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Mar 2009
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March 23, 2009

IRS Announces Section 409A Correction Program and Income Inclusion Guidance

Thankfully we are now a few months past December 31, 2008, which was the final deadline for deferred compensation arrangements to be in written compliance with Section 409A.

Now that your plans are in written compliance and you have had time for a breather from Section 409A, it is time to remind you that Section 409A has not disappeared.

To reinforce that point, here is a brief summary of the latest Internal Revenue Service guidance regarding the calculation of taxable income under Section 409A and a correction program for operational failures to comply with Section 409A. Some of this guidance can even be considered favorable to employers and employees!

Income Inclusion and Tax Withholding Guidance

In Notice 2008-115, the IRS provided the rules for reporting and withholding for calendar year 2008. Most importantly, the Notice continues the IRS’ previous practice of not requiring employers to report deferred compensation in Box 12 of Form W-2 using code Y for future years until the IRS issues additional guidance. The IRS does not expect to issue additional guidance until the proposed regulations discussed below are finalized.

The IRS also has issued proposed regulations explaining how to calculate amounts included in income and the additional taxes under Section 409A when there is a violation of Section 409A. There are two key concepts in the proposed regulations.

  • The first key concept is that a violation of Section 409A relating to unvested amounts will not result in taxable income under Section 409A. This is extremely important, and essentially allows employers a second bite at the apple for Section 409A compliance with regard to unvested amounts. Vested amounts would be taken into income upon a violation of Section 409A and taxed accordingly.

     
  • The second key concept is that a violation of Section 409A is not permanent. A violation will result in taxable income for the year of the violation, but does not taint future years if the plan is amended to comply with Section 409A for future years. An employer will need to report taxable income for a compliance failure in one year, but by correcting the failure future taxation can be avoided. This is very good news and a significantly beneficial change from what appeared to be the draconian result of taxation of all past, present and future amounts of deferred compensation upon a violation of Section 409A.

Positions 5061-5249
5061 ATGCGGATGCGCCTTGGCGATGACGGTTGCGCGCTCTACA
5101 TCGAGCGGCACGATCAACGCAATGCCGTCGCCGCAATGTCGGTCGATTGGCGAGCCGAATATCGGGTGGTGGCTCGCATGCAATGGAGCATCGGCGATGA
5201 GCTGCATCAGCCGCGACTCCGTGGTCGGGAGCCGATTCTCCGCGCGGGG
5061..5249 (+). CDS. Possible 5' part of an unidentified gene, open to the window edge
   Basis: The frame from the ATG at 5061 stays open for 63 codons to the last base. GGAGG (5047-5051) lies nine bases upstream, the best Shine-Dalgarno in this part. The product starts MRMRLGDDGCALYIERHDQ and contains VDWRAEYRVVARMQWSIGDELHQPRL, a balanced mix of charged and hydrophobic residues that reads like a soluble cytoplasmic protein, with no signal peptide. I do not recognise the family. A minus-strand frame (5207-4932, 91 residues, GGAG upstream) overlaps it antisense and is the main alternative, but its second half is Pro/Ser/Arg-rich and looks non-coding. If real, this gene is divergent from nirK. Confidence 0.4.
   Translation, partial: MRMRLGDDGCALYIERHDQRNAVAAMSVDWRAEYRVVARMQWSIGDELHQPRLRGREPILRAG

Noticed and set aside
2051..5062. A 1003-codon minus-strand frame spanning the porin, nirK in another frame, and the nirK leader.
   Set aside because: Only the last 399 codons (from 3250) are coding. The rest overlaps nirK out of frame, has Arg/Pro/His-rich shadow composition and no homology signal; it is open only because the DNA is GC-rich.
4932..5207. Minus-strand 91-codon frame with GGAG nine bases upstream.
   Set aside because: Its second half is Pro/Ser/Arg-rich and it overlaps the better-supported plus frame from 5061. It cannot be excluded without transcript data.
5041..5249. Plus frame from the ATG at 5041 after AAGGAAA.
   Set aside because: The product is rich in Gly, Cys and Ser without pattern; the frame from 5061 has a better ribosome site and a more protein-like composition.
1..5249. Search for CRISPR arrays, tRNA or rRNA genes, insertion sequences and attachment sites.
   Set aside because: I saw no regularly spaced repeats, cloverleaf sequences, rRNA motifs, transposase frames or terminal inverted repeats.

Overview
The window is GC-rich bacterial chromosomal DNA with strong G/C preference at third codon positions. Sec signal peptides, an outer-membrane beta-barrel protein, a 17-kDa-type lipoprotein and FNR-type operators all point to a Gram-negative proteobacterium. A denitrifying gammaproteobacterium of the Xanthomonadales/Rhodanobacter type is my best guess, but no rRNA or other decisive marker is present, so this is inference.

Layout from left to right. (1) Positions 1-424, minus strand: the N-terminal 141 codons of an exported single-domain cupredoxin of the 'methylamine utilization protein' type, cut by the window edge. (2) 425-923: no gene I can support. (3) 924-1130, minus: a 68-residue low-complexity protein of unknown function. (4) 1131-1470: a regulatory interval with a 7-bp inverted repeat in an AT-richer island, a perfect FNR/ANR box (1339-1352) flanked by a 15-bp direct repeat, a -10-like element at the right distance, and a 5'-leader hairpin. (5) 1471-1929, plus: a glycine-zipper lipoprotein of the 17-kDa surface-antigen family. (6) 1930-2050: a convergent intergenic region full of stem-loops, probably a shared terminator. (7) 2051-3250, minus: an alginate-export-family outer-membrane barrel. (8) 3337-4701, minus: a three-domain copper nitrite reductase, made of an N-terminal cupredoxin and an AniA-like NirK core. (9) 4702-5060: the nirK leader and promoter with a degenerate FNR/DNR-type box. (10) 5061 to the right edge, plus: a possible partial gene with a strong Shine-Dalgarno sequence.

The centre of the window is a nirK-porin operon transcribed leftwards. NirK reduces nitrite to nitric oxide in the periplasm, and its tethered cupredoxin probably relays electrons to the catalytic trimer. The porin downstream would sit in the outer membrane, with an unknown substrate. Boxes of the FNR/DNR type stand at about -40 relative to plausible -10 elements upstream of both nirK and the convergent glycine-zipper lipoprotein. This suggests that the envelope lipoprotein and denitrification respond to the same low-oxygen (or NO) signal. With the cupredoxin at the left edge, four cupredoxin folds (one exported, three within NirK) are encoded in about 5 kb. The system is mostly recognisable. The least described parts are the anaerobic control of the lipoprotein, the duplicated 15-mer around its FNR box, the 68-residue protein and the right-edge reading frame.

The proposed regulations include significant detail on how to calculate the amount of taxable income under Section 409A, including specific information for different types of plans (e.g., account balance plans, non-account balance plans, stock rights, separation pay, reimbursement and in-kind benefit arrangements, split-dollar plans, foreign arrangements and other plans). If you have a violation of Section 409A, these regulations will need to be analyzed closely to calculate the amount of taxable income and additional taxes under Section 409A.

The IRS has requested comments on the proposed regulations. We will provide you with more information when the final regulations are issued.

Correction Program

In Notice 2008-113, the IRS expanded a previously announced correction program for operational compliance failures. Note that this program covers only operational failures. The IRS has requested comments on a potential document correction program, which would be welcome relief, but at this point there is no such program.

Although the new correction program expands on the previous program, it remains very limited. The program can only be used to correct unintentional and inadvertent operational failures. Correction can only be made through specific methods provided by the IRS in certain limited circumstances, such as:

  • Correction of operational failures within the same taxable year as the failure.

     
  • Correction of operational failures for "non-insiders" by the end of the taxable year following the taxable year of the failure.

     
  • A limitation of the amount that can be included in income under Section 409A for failures involving limited amounts ($16,500 for 2009).

The timing, the status of a participant and the amount involved are all relevant to determining what correction methods, if any, are available. If you have an operational failure to comply with Section 409A, please contact us immediately. The sooner a failure is identified the more likely there is a correction method under this program.

More Coming

The income inclusion regulations and the correction program are the latest IRS guidance on Section 409A, but definitely not the last. Hopefully yet this year we will see final income inclusion regulations and a documentary compliance failure collection program.
 

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